The Missiles of October
Or: Thirteen Days of Fear and Loathing
By Jose Rodriguez
Part 4: http://dissentiscool.wordpress.com/2010/06/21/the-cuban-missile-crisis-part-4/
Part 3: http://dissentiscool.wordpress.com/2010/06/18/the-cuban-missile-crisis-part-3/
Part 2: http://dissentiscool.wordpress.com/2010/06/11/the-cuban-missile-crisis-part-2/
Part 1: http://dissentiscool.wordpress.com/2010/06/07/the-cuban-missile-crisis/
The President had outlined their next diplomatic moves: alert the American public about the crisis in a televised address; receive legal approval for the quarantine from the Organization of American States (OAS); and, finally, make their case to the world at the United Nations (UN). It was crucial that they secure approval for their actions from their allies. From a legal standpoint, unilateral action against Cuba would have seriously damaged their reputation, not to mention undermine their legitimacy as the moral leader of the world. As preparations got underway, the New York Times and Washington Post sensed that something was wrong and they began to investigate. When UN Ambassador Adlai Stevenson discovered that the papers were going to print the stories he alerted the President. Both papers agreed to withhold the story after receiving calls from the President, who asked that he first be allowed to present his course of action to the American public.
On Monday October 22, the President remained faithful to his appointments. He even met with Prime Minister Milton Obote of Uganda, who was thoroughly “impressed” and taken by surprise when he watched the President’s speech to the nation and the world (Schlesinger, “A Thousand” 812). According to Wayne Fredericks, Deputy Assistant Secretary of State for African Affairs, the Prime Minister said: “I got one of the most impressive experiences of my life: For thirty minutes this afternoon I had the full and undivided attention of the President of the United States of America, and I had not the slightest inkling of the problems he was facing.” (Strober, 387) Though the President had the weight of the world on his shoulders, he still maintained his famous calm and cool composure. By giving time to Obote during this crisis, he signaled to the Prime Minister that he was dedicated to the issues confronting Africa.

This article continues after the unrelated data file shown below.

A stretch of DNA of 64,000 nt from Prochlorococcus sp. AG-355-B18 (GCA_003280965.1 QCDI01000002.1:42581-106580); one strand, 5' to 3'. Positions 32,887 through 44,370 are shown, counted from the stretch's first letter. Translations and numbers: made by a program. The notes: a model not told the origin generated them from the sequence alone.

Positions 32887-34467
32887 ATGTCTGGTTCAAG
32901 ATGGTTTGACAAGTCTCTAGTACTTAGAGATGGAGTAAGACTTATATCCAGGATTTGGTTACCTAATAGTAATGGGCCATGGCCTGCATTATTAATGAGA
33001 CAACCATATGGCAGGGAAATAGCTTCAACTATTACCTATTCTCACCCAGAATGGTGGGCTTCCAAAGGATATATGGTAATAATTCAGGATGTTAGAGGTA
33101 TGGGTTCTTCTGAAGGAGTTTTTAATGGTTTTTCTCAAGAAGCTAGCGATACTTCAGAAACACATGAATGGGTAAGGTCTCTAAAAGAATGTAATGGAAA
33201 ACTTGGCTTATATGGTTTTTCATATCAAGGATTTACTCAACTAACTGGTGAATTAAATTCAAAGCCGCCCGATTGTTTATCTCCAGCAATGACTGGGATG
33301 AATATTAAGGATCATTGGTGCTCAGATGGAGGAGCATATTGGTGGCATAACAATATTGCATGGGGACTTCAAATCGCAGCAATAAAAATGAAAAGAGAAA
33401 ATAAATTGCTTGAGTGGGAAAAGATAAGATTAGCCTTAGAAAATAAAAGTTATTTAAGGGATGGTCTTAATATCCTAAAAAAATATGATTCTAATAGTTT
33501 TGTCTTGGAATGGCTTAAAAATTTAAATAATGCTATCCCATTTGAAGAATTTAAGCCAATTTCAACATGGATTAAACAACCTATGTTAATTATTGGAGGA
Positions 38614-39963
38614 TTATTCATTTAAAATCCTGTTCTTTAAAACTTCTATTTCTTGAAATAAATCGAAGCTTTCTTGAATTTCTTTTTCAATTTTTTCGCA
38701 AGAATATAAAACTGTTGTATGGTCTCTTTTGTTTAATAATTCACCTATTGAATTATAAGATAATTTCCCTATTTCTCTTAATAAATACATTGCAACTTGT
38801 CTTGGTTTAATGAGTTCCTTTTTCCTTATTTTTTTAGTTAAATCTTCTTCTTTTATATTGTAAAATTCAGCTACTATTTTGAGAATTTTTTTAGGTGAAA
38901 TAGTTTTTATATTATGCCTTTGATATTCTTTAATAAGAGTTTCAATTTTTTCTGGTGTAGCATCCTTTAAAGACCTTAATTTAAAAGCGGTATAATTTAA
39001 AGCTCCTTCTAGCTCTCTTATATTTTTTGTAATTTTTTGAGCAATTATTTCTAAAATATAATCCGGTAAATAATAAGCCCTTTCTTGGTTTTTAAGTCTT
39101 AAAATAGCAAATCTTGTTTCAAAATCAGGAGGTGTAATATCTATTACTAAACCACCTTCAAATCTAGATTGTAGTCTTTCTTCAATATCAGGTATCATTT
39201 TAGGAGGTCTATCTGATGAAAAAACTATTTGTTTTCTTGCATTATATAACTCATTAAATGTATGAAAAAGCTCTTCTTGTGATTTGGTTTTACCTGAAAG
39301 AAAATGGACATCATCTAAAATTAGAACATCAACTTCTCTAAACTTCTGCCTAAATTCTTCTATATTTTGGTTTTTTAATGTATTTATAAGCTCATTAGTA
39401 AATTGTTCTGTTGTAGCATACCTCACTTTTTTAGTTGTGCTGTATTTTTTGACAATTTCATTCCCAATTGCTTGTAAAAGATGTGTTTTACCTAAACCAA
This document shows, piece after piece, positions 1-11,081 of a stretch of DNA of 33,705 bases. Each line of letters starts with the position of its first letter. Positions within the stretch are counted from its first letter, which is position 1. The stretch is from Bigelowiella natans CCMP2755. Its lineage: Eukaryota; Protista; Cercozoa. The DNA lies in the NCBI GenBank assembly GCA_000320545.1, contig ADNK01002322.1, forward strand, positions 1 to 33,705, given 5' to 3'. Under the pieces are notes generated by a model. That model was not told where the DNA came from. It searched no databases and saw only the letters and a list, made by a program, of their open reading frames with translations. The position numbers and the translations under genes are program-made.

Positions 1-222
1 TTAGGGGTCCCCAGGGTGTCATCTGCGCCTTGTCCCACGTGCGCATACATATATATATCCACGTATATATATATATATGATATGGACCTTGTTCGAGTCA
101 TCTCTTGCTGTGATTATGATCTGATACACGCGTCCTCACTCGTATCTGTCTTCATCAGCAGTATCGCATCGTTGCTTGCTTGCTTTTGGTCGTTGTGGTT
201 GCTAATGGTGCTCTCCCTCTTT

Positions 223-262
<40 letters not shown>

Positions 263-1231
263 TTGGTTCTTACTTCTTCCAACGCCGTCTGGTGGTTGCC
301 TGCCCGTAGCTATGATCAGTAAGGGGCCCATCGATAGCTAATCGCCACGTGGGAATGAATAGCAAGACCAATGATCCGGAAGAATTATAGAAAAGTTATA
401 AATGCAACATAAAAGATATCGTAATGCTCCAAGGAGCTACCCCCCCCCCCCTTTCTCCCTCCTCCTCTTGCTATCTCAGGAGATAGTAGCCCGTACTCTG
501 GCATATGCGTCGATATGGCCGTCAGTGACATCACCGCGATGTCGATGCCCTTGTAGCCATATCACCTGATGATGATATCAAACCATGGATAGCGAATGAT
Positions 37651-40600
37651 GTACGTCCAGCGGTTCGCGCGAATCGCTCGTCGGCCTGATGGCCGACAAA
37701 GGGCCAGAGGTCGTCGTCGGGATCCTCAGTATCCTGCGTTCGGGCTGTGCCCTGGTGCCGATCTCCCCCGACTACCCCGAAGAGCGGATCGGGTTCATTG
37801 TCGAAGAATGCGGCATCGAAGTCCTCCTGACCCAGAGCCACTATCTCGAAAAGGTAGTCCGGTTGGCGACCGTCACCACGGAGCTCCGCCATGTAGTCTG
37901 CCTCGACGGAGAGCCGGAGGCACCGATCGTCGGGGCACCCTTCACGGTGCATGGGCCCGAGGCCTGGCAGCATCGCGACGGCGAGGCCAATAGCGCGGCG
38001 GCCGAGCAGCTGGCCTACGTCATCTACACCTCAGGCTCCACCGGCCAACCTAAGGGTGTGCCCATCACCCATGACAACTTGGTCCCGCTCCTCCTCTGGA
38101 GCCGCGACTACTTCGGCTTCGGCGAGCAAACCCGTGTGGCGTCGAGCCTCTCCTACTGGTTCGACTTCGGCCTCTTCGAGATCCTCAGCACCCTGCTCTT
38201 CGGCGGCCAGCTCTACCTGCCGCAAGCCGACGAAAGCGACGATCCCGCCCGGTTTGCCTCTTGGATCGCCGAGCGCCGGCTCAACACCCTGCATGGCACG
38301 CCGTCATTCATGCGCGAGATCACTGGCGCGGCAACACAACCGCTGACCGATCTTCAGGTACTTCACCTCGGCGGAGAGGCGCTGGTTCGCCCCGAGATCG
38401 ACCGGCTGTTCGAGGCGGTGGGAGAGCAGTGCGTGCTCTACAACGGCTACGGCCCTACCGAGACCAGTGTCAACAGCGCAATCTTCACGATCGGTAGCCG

The President scheduled a meeting for five o’clock that same evening to explain their situation to Congressional leaders. Congressmen from all over the country were in their districts for re-election, but they did not mind being called back to Washington by the President. O’Donnell recalled one such congressman, “Hale Boggs [who] was fishing on the Gulf of Mexico. An Air Force helicopter picked him up from his boat and carried him to New Orleans, where an Air Force jet took him to Washington.” (O’Donnell, 327) Once everyone was assembled, the meeting began. John McCone kicked off the meeting by presenting the group with aerial photography and explaining their significance. McNamara and Rusk outlined their rationale for the naval quarantine, but it was quickly followed up with denouncements from all of the Congressional leaders. It seemed to those present that the congressmen were trying to outdo one another in their objection to the blockade. Senator Russell, the most vocal critics, attacked the plan as weak and demanded that the President immediately follow a military course of action. “It seems to me,” he said, “that we are at a crossroads. We are either a first-class power or we’re not.” (Dallek, 557) Senator Fulbright also attacked the plan as ineffective and asserted that a military strike against Cuba did not necessarily constitute an act of war against the Soviet Union (Dallek, 557). Unmoved, the President replied, “Last Tuesday, I was for an air strike or invasion myself, but after four more days of deliberations, we decided that was not the wisest first move, and you would, too, if you had more time to think about it.” (O’Donnell, 328) All of them had sided with the JCS on the matter, though a few of them signaled that they would support the President if they could make it part of the public record that they were not consulted before the final decision was made. Bobby, who did not attend the meeting, could see the frustration in his brother afterwards. As the door shut behind him, the President let his anger show: “Oh, sure, we’ll support you, Mister President. But it’s your decision not ours, and if it goes wrong we’ll knock your block off.” (O’Donnell, 328) As the President changed his clothes for the televised address, he muttered half to himself: “If they want this job, they can have it—it’s no great joy to me!” (Sorensen, 703) It seemed clearer and clearer each day that he was one of the few people who were fighting for peace. As the time approached, the President readied himself to make the most important speech of his life.